On November 13, 1957, physicist and boat-rocker Gordon Gould stared at a page of his lab notebook, had a brain wave, and ran down to a local shop to find a notary. At the head of this workday’s page he had written, “Some rough calculations on the feasibility of a LASER: Light Amplification by Stimulated Emission of Radiation”. No one had ever used the term “LASER” before. Gould wondered if he were to document his work carefully, whether he could patent his new, potentially revolutionary discovery.
An atheist born to Methodist parents, a graduate of Union College and Yale and Columbia Universities, a member of the Manhattan Project until he was expunged for his activities with the Communist Political Association, Gould was a brilliant scientist working in the fields of optical and microwave spectrometry. He became an expert in the developing field of optical pumping and contacted the inventor of the “MASER” (Microwave Amplification by Stimulated Emission of Radiation) to see if a synthesis of the technologies could produce an optical version of the focused-microwave-emitting device.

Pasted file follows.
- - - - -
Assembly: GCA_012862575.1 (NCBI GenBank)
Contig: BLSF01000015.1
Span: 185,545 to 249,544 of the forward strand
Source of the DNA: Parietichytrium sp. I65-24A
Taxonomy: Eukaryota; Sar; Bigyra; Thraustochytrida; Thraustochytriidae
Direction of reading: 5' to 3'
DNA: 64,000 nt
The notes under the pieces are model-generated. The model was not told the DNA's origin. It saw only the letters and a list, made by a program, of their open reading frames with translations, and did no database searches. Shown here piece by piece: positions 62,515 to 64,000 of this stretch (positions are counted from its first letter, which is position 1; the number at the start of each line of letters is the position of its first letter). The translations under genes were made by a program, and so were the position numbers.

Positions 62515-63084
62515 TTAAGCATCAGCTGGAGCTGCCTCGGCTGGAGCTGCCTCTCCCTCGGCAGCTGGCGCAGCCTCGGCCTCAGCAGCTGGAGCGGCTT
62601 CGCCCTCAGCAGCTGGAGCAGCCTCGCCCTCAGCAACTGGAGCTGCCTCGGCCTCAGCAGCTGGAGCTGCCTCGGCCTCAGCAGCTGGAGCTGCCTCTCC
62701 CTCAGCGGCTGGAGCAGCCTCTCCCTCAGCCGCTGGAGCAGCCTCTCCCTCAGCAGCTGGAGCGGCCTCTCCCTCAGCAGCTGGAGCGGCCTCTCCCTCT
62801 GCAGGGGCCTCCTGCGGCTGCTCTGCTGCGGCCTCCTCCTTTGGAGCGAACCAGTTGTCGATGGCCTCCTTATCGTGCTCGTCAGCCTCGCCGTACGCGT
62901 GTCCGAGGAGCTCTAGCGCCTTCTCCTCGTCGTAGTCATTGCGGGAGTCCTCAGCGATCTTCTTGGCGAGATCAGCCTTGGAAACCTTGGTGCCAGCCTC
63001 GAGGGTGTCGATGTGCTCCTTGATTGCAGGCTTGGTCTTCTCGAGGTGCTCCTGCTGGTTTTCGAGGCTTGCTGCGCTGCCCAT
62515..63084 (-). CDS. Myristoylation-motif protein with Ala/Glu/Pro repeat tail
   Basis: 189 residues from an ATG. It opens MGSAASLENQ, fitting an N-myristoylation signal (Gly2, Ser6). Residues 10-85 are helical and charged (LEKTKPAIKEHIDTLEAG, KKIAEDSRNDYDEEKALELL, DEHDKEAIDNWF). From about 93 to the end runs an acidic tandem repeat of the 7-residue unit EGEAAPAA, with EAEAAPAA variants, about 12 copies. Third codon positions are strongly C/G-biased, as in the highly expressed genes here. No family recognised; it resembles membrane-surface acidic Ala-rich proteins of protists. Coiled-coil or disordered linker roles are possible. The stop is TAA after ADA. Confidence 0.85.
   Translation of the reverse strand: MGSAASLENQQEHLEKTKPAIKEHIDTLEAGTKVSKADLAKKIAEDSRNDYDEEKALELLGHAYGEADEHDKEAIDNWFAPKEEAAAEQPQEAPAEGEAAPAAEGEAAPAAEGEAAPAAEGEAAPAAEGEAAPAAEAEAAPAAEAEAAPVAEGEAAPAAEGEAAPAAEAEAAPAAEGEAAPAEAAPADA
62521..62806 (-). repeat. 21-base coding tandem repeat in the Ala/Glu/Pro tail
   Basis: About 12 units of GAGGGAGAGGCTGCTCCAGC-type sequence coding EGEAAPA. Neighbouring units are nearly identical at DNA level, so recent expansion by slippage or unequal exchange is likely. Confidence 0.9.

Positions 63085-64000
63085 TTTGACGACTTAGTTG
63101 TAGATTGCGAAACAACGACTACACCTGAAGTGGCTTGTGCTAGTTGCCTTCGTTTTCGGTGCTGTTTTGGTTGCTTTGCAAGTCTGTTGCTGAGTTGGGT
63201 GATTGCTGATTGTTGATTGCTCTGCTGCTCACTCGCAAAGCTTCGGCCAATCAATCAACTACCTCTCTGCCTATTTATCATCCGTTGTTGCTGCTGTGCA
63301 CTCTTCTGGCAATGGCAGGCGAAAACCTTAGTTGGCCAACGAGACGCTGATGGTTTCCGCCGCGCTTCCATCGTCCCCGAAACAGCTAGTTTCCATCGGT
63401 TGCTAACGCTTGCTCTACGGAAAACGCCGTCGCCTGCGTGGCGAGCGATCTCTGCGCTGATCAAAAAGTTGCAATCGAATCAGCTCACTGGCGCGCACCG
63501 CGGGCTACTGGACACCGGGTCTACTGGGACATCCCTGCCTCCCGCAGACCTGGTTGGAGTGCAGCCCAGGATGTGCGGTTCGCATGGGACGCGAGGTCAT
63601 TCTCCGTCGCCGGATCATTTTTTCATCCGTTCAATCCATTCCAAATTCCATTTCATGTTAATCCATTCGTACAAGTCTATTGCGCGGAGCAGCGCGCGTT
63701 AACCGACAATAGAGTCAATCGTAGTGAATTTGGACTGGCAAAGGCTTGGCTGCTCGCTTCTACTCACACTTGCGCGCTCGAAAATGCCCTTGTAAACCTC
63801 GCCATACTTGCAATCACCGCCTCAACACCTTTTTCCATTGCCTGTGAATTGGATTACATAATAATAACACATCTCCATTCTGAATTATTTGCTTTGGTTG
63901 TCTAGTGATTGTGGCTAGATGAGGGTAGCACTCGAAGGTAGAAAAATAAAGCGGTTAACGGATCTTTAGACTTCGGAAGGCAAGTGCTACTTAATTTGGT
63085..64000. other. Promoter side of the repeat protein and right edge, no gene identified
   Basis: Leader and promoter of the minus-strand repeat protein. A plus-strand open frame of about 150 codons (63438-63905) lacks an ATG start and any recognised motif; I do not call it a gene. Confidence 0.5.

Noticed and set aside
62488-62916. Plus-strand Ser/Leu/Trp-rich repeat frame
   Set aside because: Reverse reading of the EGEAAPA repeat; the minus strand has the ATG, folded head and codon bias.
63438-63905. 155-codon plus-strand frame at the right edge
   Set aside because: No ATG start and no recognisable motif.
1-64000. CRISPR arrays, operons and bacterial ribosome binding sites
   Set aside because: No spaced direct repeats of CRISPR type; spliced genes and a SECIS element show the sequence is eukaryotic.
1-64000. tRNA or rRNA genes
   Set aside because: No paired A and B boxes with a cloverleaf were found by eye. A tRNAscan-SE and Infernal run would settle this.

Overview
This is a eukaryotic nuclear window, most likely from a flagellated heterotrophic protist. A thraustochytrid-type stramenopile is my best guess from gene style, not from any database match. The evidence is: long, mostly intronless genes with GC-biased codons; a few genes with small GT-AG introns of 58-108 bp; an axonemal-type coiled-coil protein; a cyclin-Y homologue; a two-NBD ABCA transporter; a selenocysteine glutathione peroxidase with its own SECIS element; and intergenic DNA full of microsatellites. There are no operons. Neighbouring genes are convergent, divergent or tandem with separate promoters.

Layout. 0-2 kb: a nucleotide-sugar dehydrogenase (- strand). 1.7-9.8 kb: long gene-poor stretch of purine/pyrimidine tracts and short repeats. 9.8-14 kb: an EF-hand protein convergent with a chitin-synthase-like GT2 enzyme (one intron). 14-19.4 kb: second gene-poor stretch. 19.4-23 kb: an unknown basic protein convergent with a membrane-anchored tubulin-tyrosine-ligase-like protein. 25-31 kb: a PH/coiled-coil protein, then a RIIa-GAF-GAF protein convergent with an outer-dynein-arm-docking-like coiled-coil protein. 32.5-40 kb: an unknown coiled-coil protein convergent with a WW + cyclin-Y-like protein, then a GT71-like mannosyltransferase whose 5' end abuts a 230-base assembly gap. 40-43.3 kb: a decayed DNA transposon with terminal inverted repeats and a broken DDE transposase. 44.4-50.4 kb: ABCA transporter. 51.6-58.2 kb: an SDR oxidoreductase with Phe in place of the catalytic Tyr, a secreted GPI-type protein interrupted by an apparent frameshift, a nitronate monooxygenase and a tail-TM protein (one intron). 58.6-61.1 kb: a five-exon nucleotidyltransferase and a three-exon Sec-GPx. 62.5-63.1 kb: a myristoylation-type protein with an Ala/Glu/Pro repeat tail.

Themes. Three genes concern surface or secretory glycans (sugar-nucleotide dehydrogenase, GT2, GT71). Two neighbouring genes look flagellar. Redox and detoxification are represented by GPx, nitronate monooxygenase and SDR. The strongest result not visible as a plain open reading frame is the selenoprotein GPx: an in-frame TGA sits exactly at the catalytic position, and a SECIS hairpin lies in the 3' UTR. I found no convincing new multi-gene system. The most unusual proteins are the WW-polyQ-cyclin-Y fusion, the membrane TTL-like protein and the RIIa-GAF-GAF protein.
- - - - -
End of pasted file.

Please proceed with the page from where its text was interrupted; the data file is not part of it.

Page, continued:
Gould’s journal entries on November 16th regarding analysis and suggested applications for the new optical maser constituted the first written prescription for making a viable laser. He publicized his work initially in a conference presentation in 1959. Gould’s efforts to join the private sector to construct a working model for the deemed classified invention were frustrated by his prior involvement in the Communist movement. He fought protracted battles for patent rights to the laser against other researchers working in the field at roughly the same time, but was finally awarded several patents both in the United States and abroad. His thirty-year patent war was one of the longest-fought efforts in history, and resulted in the registration in his name of 48 patents in the fields of optical pumping, collisional pumping, and their applications.
In 1973, Gould founded Optelecom, which became a successful fiberoptic communications manufacturer. Ever the free spirit, he left the company in 1985 because it was “boring”. He was elected to the National Inventor’s Hall of Fame in 1991, and passed away in 2005 at the age of 75.